Some of the things to make this happen are clear.   WPFW needs to secure a home, where it can build a stable base of operations and become a landmark for community activities.   WPFW must seek to use the latest relevant and effective technology to create, expand, and become more efficient, in developing its capacity for performing all tasks related to fulfilling its mission.  It must learn to market itself better and create multiple, stable streams of revenue.

WPFW must be able, and willing, to use its airwaves, and net-waves, to produce programming that is educational, current, relevant, and even inciting if necessary.  It must be able to connect to a wider audience, in more languages.  It must be able to be a conduit for transmitting to the people, as well as being a receiver of information and news from the people. It must be adaptive, willing and able to program to the immediate need, and not just to artificial criteria, such as day and time slot.  Life changing events should become the focus when they occur in the news.  Ultimately, its programming must matter to more people!

But every organization is no more than the actions of the people who comprise it.  WPFW must be able to attract, train, and sustain the myriad of skilled and not so skilled people that will be necessary to build and maintain the organizational capacity for changing this world.  We must be broad in our thinking, and astute in building alliances with like-minded groups, organizations, and people.  We must realize, and act as if, we are not in this thing alone.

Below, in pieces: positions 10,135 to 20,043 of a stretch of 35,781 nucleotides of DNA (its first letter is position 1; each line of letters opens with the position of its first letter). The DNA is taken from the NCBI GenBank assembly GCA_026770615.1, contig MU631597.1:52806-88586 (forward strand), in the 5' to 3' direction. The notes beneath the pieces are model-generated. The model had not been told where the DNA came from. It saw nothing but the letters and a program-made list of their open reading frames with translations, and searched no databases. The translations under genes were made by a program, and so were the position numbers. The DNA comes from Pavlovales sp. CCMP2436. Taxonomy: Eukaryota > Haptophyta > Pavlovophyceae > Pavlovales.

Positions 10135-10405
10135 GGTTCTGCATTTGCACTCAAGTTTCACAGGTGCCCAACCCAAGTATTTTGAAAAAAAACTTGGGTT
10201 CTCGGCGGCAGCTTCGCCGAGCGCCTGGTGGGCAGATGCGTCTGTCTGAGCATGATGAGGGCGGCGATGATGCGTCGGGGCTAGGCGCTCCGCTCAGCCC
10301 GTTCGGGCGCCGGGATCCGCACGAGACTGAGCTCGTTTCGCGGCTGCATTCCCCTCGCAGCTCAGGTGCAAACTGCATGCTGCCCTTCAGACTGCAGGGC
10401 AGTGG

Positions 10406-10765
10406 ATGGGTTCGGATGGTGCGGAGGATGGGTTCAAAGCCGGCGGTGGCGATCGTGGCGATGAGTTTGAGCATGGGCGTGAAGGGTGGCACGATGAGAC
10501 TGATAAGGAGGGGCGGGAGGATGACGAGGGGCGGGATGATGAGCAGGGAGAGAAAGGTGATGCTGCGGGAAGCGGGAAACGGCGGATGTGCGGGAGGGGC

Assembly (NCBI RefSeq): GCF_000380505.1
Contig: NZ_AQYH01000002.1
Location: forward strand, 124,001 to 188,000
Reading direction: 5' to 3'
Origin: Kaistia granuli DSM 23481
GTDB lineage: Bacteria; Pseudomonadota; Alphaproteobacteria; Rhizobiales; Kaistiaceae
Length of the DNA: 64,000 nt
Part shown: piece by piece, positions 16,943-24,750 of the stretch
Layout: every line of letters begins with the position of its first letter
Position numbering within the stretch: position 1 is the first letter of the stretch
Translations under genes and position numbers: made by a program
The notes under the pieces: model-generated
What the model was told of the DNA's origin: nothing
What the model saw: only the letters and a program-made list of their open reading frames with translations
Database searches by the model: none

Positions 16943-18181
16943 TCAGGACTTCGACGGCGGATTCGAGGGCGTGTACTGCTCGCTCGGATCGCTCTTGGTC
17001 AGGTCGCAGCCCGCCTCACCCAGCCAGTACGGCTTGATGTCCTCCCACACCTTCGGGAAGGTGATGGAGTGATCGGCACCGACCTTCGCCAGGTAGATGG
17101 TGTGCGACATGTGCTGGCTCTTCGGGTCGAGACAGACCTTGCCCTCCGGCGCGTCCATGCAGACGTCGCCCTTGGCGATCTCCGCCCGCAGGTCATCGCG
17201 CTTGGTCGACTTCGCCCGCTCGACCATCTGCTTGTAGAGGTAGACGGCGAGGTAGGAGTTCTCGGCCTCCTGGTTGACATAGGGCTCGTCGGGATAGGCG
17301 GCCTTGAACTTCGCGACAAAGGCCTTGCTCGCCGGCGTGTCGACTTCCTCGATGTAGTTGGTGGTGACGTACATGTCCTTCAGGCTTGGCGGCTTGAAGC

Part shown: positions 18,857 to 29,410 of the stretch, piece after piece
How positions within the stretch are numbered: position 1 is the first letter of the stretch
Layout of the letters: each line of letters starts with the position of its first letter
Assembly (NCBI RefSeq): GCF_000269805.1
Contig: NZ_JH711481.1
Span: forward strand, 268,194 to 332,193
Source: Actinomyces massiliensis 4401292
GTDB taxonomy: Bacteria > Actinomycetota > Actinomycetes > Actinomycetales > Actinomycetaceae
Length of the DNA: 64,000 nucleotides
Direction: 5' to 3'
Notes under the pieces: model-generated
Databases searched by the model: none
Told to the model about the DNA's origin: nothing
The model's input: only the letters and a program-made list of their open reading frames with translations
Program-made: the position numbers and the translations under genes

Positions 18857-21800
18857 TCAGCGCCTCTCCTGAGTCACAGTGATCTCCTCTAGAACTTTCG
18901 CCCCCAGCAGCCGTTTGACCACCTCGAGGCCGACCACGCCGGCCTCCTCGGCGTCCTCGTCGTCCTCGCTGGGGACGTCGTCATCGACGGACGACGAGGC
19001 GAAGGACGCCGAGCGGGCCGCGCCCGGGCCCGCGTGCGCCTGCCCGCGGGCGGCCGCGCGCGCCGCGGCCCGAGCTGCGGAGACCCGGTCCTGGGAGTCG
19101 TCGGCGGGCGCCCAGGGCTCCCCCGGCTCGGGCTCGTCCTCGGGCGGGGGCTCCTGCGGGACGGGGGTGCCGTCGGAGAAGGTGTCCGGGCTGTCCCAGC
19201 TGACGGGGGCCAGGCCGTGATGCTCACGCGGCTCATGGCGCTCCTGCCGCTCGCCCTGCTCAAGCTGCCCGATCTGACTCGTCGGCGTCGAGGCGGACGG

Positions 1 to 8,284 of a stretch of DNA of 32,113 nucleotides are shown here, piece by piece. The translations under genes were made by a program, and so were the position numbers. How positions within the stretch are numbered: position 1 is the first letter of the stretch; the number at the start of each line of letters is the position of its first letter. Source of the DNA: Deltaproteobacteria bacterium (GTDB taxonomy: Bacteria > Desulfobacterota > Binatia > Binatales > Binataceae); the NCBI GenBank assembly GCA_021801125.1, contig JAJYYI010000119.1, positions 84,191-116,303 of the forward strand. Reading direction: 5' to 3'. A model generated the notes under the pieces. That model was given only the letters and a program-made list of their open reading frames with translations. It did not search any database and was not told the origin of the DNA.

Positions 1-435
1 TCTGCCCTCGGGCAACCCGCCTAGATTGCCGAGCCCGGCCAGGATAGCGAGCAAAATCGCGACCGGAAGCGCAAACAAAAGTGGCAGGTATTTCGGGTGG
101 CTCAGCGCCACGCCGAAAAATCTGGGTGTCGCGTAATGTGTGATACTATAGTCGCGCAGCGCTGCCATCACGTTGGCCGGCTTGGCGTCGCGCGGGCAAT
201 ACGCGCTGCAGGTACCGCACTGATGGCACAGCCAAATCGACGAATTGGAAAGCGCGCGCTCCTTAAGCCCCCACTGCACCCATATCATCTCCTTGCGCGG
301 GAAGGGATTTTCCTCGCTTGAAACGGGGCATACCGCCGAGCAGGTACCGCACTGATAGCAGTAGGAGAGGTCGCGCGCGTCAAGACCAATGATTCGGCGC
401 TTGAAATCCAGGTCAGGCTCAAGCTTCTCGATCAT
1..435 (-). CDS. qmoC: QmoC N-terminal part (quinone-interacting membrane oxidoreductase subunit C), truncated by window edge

Finally, WPFW must also be willing to assess and build the best organizational structure which puts primary using its resources to fulfill this mission.  People will come and go, but the mission should remain focused and clear.

The ultimate assessment of WPFW will come down to: how good is it at helping to make this a better world for us and our children to live in.   That is what Pacifica was created to do, and WPFW must fulfill its role in making that happen.

CMS’s Election Platform in Brief

  1. We want to increase quality programming.
  2. We want clarity about the station’s mission.
  3. We want to bring harmony and focus to the governing structure.
  4. We want to create a viable financial structure.
  5. We want transparent management at WPFW; management that is accountable to the LSB and listener-sponsors.
  6. We want a harmonious structure that includes staff, programmers and listener-sponsors.
  7. We want coordination among Pacifica’s five radio stations and the hundreds of affiliate stations within the Pacifica network that could increase the efficiency and effectiveness of progressive broadcasting in the US.
  8. We want an adequate capacity for a strong local news department that could do for the Washington DC community what Democracy Now does for the nation and the world.
  9. We must have a permanent home for WPFW!